Blog Archives

J & K

For the past decade or so, John Pham has been the hidden gem of American comics. In my opinion, no one did better work from a smaller platform in the 2010s, but 2020 has offered a swift corrective with J&K – which … Continue reading

 

Snapdragon

I read Kat Leyh’s Snapdragon for the first time several months ago with zero context, when it arrived in a box of advance reader’s copies. It wowed the hell out of me. I pitched my editor. I set it aside. … Continue reading

 

Mitchum

You get all the way to page 130 in the new collection of Blutch’s Mitchum from New York Review Comics before a character actually says “Don’t be afraid…we just want to look.” But by then the book’s obsession—there will prove … Continue reading

 

Reincarnation Stories

I don’t know if I could say with any authority that Kim Deitch’s Reincarnation Stories is a perfect entry point for new readers, but it certainly does seem to be the most representative book of his to date — filled … Continue reading

 

No One Left To Fight

Battles against form and culture, ripping in full color. Continue reading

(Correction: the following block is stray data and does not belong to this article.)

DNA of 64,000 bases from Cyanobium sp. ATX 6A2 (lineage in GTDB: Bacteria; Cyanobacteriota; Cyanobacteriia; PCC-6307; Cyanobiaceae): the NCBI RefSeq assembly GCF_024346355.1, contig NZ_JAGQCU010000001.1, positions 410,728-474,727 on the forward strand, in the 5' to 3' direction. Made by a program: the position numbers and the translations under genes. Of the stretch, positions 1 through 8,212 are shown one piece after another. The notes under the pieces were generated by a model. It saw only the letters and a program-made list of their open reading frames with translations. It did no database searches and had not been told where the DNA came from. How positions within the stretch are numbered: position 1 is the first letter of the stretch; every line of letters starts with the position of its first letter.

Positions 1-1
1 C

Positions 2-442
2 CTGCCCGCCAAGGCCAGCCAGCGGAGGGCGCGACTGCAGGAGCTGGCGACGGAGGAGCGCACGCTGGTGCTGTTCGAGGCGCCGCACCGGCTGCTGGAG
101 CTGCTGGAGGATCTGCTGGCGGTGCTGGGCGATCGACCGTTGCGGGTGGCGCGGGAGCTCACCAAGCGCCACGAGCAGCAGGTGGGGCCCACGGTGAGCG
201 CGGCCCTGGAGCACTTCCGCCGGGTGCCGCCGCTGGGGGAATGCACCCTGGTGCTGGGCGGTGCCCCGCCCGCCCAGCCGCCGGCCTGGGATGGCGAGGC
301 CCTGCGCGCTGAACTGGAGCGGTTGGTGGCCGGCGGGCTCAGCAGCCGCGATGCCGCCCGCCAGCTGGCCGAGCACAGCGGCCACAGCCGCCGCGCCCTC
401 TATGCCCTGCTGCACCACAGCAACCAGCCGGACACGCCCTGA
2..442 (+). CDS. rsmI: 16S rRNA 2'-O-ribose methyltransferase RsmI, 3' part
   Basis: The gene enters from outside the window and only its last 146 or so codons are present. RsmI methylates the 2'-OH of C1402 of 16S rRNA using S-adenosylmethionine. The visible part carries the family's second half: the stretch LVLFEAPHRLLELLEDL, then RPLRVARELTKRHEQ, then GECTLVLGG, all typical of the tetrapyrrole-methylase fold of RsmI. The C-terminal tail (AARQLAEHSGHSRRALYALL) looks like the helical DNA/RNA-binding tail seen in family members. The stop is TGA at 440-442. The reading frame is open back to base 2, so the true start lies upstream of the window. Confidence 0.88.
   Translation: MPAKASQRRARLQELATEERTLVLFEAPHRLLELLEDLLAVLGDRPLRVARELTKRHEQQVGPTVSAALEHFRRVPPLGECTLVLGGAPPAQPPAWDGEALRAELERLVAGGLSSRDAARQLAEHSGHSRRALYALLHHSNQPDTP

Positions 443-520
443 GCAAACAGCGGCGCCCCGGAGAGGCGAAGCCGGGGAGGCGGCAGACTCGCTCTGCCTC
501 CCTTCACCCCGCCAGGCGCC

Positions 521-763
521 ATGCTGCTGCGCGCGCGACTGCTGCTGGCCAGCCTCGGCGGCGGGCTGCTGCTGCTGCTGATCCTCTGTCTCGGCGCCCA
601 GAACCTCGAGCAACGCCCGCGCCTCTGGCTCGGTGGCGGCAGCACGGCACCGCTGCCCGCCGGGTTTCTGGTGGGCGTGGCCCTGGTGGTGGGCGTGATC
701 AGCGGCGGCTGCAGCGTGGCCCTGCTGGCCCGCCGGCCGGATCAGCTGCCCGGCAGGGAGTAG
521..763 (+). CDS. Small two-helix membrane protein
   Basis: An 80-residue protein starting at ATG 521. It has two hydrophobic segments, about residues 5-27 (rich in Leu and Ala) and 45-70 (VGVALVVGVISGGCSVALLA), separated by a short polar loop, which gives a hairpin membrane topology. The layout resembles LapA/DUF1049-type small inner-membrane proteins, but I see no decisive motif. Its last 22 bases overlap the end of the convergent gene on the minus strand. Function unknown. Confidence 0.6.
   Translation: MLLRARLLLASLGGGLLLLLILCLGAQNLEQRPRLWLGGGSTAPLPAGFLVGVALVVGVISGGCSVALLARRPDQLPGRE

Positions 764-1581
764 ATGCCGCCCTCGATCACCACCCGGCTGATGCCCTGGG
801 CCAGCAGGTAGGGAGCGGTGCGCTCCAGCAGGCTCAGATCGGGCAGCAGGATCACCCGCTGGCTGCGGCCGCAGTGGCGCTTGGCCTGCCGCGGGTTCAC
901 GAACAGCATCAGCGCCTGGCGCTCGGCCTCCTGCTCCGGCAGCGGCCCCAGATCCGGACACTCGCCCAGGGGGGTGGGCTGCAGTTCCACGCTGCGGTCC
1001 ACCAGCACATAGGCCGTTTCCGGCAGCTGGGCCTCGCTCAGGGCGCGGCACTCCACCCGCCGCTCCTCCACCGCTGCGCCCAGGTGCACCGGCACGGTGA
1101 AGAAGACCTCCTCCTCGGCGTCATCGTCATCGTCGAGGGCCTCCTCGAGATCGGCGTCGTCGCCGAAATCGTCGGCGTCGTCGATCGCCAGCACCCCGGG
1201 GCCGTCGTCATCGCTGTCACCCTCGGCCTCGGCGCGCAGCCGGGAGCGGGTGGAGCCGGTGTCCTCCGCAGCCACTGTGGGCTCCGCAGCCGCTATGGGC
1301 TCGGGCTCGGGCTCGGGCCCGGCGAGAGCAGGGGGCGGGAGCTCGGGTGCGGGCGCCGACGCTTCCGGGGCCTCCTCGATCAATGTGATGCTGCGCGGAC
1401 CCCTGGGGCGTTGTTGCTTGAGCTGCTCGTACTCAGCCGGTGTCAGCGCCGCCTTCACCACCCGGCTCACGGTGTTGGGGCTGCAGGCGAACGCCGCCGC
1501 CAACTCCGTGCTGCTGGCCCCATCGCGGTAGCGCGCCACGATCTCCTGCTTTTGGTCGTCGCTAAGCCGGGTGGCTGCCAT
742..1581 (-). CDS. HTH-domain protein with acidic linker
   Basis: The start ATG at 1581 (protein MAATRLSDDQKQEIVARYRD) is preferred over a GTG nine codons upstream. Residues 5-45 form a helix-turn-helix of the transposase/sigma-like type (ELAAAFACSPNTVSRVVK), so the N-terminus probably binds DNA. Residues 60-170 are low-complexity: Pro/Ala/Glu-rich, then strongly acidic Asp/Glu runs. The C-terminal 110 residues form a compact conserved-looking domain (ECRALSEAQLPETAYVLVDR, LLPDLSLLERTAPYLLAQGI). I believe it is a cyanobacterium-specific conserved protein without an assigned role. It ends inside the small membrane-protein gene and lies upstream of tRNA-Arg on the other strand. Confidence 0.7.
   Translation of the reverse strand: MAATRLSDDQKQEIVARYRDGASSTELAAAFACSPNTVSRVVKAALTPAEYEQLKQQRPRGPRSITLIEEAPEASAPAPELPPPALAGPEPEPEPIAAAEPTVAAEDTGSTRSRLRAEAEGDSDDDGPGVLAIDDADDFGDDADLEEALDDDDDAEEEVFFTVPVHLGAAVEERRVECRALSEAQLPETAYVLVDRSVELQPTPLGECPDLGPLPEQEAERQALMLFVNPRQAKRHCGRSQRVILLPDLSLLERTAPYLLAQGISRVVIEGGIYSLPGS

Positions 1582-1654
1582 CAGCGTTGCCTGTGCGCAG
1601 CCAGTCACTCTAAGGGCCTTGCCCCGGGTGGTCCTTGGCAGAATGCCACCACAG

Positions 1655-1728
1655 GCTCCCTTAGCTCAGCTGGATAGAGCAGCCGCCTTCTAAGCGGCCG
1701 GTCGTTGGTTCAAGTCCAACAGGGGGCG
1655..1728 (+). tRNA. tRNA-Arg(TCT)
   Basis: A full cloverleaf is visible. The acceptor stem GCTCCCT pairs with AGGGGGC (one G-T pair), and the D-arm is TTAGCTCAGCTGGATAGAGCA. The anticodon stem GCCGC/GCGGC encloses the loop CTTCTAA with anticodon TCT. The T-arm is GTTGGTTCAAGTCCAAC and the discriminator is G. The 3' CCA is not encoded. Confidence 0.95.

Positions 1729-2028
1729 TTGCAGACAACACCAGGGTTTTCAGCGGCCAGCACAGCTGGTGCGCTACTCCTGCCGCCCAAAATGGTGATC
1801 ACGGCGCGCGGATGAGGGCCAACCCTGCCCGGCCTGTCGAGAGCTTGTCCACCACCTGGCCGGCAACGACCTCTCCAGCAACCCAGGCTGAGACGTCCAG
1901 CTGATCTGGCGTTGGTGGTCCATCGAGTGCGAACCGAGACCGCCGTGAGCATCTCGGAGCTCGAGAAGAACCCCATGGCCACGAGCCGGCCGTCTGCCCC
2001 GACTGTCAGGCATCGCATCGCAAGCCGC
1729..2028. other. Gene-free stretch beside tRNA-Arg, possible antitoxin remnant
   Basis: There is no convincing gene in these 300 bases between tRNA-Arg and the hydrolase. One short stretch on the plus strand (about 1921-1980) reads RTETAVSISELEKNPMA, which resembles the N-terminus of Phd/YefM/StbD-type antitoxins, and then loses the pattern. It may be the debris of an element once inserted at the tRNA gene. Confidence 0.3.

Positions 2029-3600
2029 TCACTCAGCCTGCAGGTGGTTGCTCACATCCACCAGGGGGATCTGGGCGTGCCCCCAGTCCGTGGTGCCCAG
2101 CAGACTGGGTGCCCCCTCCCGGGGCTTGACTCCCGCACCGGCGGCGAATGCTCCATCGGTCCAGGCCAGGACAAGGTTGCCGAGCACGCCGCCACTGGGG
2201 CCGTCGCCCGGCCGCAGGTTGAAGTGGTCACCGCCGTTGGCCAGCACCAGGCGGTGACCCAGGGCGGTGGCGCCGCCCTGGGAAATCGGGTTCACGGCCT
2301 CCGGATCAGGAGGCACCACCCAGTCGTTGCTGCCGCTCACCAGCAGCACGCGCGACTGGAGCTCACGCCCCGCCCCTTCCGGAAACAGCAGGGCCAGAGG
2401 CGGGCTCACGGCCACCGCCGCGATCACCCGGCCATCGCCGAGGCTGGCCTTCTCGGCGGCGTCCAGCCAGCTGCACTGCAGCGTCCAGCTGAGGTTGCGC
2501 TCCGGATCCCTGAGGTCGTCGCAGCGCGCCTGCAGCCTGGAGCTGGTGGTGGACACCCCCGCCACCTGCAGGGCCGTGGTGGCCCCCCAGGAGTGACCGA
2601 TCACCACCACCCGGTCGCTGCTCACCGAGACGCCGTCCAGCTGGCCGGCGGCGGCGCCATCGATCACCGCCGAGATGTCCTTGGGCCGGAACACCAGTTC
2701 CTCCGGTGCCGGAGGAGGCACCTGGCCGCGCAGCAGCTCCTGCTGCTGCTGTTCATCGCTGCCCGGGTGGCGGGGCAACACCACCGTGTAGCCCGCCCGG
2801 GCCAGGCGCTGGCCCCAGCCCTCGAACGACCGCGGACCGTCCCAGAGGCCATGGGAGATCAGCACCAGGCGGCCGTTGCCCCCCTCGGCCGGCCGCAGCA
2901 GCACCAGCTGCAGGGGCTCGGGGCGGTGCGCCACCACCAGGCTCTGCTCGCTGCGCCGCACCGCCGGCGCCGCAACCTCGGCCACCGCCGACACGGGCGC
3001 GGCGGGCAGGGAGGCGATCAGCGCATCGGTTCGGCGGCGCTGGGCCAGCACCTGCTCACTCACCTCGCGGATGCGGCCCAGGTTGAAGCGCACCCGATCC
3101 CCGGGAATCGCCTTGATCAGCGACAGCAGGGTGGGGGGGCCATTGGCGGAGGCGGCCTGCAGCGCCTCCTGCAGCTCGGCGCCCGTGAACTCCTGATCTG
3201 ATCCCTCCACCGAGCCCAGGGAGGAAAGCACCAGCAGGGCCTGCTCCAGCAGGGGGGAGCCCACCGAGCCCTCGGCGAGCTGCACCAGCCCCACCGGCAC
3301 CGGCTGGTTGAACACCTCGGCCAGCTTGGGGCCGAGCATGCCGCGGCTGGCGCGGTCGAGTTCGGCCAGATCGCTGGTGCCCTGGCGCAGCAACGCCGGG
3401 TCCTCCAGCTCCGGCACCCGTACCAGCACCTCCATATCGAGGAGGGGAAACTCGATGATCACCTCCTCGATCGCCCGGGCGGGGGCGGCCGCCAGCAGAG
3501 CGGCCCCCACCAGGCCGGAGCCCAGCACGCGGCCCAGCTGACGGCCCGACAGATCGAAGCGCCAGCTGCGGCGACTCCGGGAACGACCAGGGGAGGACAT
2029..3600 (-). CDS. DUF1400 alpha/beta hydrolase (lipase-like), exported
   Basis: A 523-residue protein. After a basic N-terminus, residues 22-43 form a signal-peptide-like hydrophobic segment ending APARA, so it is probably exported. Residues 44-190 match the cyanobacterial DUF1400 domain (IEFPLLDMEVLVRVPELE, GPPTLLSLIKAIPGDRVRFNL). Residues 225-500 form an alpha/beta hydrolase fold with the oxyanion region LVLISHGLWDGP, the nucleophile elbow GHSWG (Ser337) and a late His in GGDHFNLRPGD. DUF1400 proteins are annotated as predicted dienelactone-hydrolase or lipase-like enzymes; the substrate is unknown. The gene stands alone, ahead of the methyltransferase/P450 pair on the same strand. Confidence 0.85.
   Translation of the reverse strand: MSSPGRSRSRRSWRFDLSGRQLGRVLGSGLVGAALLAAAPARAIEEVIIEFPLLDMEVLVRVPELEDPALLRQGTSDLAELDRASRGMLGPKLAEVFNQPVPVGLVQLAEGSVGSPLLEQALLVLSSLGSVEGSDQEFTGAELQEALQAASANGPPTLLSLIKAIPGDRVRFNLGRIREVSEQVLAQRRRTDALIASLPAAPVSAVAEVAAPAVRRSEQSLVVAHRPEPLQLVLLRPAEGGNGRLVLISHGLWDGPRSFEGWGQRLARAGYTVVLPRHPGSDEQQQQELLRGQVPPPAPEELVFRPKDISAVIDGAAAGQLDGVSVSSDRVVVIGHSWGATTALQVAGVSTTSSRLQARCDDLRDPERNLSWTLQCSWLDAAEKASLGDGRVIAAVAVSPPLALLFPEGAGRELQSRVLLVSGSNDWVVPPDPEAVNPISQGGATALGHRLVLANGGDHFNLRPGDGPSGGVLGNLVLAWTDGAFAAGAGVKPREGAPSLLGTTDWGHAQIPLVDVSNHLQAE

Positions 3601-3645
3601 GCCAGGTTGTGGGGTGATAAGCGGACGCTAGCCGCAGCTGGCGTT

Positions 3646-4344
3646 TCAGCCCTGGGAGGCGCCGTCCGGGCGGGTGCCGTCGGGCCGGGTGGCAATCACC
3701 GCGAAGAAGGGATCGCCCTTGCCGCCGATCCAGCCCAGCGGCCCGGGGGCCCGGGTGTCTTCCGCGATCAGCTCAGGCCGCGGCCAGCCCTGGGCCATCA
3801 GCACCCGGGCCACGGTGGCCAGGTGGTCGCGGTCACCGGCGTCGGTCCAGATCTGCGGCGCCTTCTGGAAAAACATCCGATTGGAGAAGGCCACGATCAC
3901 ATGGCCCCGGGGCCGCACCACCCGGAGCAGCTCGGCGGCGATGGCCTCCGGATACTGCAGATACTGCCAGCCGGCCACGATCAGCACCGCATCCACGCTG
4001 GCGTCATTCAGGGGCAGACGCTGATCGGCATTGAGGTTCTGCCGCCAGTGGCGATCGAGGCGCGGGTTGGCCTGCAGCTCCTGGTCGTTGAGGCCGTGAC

Canopus #1

Helen’s an astronaut, you see. She wakes up in a space suit on the surface of a planet orbiting the star Canopus, 309.8 light years from earth. She doesn’t know how she got there, what she’s supposed to be doing, … Continue reading

 

Familiar Face

Meditations on technology and its impact on the human psyche, both singular and conglomerate, often fall into unforgivingly bland navel-gazing territory. What we could once wax solipsistically about is now perfectly tied into every facet of our social, financial and … Continue reading

 

Little Lulu: Working Girl

I think, fairly often, about this thing someone said on the Comics Journal Message Board once: That comics snobs are the funniest and most ridiculous snobs because our platonic ideal of the high point of the medium is old Little Lulu comics. Continue reading